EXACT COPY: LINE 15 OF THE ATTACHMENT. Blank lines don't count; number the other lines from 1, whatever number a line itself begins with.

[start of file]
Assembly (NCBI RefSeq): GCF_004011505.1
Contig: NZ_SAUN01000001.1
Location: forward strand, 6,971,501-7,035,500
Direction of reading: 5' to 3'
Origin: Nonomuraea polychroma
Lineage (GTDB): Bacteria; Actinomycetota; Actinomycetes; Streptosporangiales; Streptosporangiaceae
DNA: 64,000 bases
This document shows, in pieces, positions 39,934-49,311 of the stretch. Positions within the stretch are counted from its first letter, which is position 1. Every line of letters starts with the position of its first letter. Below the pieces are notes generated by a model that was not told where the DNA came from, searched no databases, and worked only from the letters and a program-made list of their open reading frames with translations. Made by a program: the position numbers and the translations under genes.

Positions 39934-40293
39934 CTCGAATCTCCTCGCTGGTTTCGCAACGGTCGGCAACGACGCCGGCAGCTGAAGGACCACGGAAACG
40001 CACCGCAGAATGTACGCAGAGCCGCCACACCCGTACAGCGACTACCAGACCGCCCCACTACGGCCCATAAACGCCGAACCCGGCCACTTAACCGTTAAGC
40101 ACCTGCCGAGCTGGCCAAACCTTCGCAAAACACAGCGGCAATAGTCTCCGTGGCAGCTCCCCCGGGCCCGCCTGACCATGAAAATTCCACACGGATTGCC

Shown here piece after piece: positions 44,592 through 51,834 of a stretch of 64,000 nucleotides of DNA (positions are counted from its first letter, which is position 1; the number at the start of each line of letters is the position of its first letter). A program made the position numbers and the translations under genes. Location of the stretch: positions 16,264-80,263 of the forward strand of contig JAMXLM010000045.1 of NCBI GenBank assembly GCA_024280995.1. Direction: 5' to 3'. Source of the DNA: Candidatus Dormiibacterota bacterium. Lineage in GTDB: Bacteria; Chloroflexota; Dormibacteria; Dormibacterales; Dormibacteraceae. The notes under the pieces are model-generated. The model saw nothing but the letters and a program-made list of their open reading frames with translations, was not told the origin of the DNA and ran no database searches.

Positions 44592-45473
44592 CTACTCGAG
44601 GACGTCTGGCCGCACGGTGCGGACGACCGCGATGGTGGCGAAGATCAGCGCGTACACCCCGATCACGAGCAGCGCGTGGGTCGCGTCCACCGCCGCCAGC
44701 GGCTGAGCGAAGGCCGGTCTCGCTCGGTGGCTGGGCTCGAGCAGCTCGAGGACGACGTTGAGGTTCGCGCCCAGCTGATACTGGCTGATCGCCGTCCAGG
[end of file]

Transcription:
44592 CTACTCGAG